When a long-time friend helped start the New Score Chamber Orchestra, I was privileged to provide the cover art for their programs, a collaboration that has continued for several years now (see Summer Nights Passing and Brand New Score ).
As a fundraiser, the orchestra has purchased several violins and has asked several artists to each turn one into a piece of art to be auctioned off. So I have this “canvas” in my studio, waiting for its alter ego to appear:
What would you do? How would you repurpose this falling apart instrument as a piece of art?
It’s the time of the year when gift-wrapped packages appear, eliciting anticipation and excitement; when carols are the background music in retail shops; when poinsettias and cyclamen provide color in potted plants.
May your day be filled with beauty and friendship!
I’ve recently been painting a number of little pieces. Here are the ones with a seashore theme.
I have a collection of sea shells that we’ve picked up from our visits to different beaches. It was fun to imagine this scallop shell back on the sand.
Getting a reference photo for this picture was difficult. Ever notice that when one walks towards the birds to get close enough for a photo, the birds turn and start to walk away, resorting to flying to another spot if the photographer gets too close?
Oyster shells are made up of many overlapping layers. Getting the texture and form for this one was a challenge for me.
Lothian Produce had a mouth-watering display this week at the Greenstreet Farmer’s Market: neon eggplant, heirloom tomatoes, and modern tomatoes of all colors, and a sweet, orange-fleshed melon called a sugar-cube, to name a few. It was hot and I was painting in the shade, so this one-hour study doesn’t do the vegetables justice, and I think I may try again.
I came home and made a wonderful sandwich with the tomatoes, so full of flavor!
The benefits of being married to an artist! Without Ruth, I’d have resorted to buying the stick-on letters from the hardware store to put the name on the transom. With respect to handwriting, or any eye-hand coordination that involves writing of any sort, I’m a hopeless klutz. And drawing something that you can recognize? Forget it. Ruth, on the other hand, does this sort of thing as easy as breathing. Here are a few photos of her talent in action.
Hmmm. . . drawing a straight line. That skill alone would eliminate me.
She lightly penciled a grid for the letters – about 3 inches high – and marked spacing for them with a ruler. After that, she sketched the letters in pencil, then picked up a paint brush and free-hand filled in the letter outlines. She used the same one-part polyurethane paint that’s on the sheer stripe.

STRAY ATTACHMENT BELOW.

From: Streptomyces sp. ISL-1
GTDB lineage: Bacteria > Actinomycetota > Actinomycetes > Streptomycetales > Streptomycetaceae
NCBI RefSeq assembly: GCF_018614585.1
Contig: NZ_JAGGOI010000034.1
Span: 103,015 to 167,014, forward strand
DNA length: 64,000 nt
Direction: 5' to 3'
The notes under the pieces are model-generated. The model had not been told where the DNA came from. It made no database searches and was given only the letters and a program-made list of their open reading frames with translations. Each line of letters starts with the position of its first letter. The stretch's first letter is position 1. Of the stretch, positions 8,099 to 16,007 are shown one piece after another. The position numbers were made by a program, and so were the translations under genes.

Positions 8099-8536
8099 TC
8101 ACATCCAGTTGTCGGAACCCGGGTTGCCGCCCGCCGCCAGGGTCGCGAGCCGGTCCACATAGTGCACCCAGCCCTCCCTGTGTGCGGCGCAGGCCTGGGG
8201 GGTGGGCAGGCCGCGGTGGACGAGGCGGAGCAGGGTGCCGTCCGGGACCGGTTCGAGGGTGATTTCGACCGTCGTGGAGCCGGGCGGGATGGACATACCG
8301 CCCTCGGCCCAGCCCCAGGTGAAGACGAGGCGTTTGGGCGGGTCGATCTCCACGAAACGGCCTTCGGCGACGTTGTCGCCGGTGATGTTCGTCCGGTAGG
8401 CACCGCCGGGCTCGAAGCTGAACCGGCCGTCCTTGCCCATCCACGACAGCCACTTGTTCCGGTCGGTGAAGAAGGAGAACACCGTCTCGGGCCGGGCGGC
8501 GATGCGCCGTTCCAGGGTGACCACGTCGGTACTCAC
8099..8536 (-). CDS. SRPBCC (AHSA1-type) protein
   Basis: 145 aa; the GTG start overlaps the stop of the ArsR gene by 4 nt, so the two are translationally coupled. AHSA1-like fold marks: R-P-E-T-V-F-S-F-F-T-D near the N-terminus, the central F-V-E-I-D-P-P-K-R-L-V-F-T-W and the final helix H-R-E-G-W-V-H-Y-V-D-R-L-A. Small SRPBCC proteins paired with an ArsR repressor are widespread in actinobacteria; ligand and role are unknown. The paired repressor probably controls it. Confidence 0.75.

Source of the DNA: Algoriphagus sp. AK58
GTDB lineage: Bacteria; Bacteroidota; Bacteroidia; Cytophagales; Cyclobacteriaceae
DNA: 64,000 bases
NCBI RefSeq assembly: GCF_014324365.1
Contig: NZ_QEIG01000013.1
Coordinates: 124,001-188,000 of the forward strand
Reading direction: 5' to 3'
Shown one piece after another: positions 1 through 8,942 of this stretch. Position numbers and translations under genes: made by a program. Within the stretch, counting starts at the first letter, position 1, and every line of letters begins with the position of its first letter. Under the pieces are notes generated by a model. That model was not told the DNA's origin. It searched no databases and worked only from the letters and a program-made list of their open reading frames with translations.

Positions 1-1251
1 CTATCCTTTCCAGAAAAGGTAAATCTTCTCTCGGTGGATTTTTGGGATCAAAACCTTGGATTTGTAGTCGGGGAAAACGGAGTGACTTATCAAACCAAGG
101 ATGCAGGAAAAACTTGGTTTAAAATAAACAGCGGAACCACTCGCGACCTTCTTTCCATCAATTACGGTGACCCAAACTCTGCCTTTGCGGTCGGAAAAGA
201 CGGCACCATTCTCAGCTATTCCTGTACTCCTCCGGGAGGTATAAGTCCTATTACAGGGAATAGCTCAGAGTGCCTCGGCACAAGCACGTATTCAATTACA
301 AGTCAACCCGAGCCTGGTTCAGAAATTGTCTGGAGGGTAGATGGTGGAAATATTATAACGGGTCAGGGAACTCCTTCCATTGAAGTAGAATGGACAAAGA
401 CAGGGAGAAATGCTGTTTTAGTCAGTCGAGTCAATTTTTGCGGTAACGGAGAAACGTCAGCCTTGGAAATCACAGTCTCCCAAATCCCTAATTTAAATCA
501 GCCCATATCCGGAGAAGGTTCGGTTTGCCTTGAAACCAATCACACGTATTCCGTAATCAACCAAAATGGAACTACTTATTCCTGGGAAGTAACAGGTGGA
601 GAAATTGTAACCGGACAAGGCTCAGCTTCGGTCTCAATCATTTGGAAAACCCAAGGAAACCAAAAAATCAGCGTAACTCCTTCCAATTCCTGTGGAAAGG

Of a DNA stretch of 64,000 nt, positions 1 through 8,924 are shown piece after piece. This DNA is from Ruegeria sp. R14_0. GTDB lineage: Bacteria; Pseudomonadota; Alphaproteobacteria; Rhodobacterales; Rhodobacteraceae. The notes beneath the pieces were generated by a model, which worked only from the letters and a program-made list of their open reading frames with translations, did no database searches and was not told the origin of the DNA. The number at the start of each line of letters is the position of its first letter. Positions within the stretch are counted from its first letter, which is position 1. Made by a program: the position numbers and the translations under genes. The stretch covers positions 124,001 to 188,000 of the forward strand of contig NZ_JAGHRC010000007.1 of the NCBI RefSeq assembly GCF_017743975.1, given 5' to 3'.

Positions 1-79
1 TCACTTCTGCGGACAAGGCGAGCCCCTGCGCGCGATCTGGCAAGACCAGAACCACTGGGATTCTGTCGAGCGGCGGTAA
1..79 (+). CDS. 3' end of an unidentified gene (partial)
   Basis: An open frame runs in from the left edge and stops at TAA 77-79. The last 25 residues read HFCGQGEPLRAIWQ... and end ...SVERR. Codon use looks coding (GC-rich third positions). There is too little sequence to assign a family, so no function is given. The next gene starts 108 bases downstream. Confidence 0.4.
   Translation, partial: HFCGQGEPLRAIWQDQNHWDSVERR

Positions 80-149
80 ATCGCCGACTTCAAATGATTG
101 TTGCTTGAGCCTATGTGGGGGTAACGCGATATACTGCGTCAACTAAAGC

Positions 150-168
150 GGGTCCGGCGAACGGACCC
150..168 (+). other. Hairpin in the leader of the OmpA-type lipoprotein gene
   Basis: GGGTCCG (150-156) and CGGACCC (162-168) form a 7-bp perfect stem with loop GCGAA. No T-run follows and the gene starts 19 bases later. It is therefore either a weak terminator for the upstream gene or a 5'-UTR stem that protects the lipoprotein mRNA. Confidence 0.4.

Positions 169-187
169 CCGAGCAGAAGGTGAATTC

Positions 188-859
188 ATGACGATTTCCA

The last time I painted this old Chevy truck, I was asked to paint it again, but this time showing the barrels that are stacked haphazardly on the back with pots of plants sticking out the tops. The weather was nice today and Greenstreet Gardens, where this truck is part of the display, is starting to put out the holiday decorations, so I thought I’d better get to work!
We had tree surgeons from Expert Tree Removal here this past week. They were cleaning up the “widow makers” or “hangers” as they called the large limbs of trees that had broken off but not fallen due to a storm earlier in the summer. I took time out to watch them and drew this picture.
I don’t remember being fascinated with machinery as a child. I think my interest started when my sons were young and they liked to look at all the trucks and machines that we passed while driving. Now, in addition to being distracted by the noise of the chipper and the chain saws, I felt compelled to watch as they lopped off branches and large sections of the trunk, calculating and making them fall between pilings, without hitting the electric light fixtures that were there.
The men liked this drawing and insisted that I show it to their boss when he returned later in the day.
Katherine Trauger commented on my last magnolia picture that a magnolia tree’s limbs should be trimmed just enough to put a couple of lawn chairs under the tree. The cool shade and wonderful scent of the flowers makes it a natural air conditioning. Since today was so hot here, I went and stood under the tree to paint, and the blossom that was in view was past its prime, but a good challenge to render with all the curves of the petals.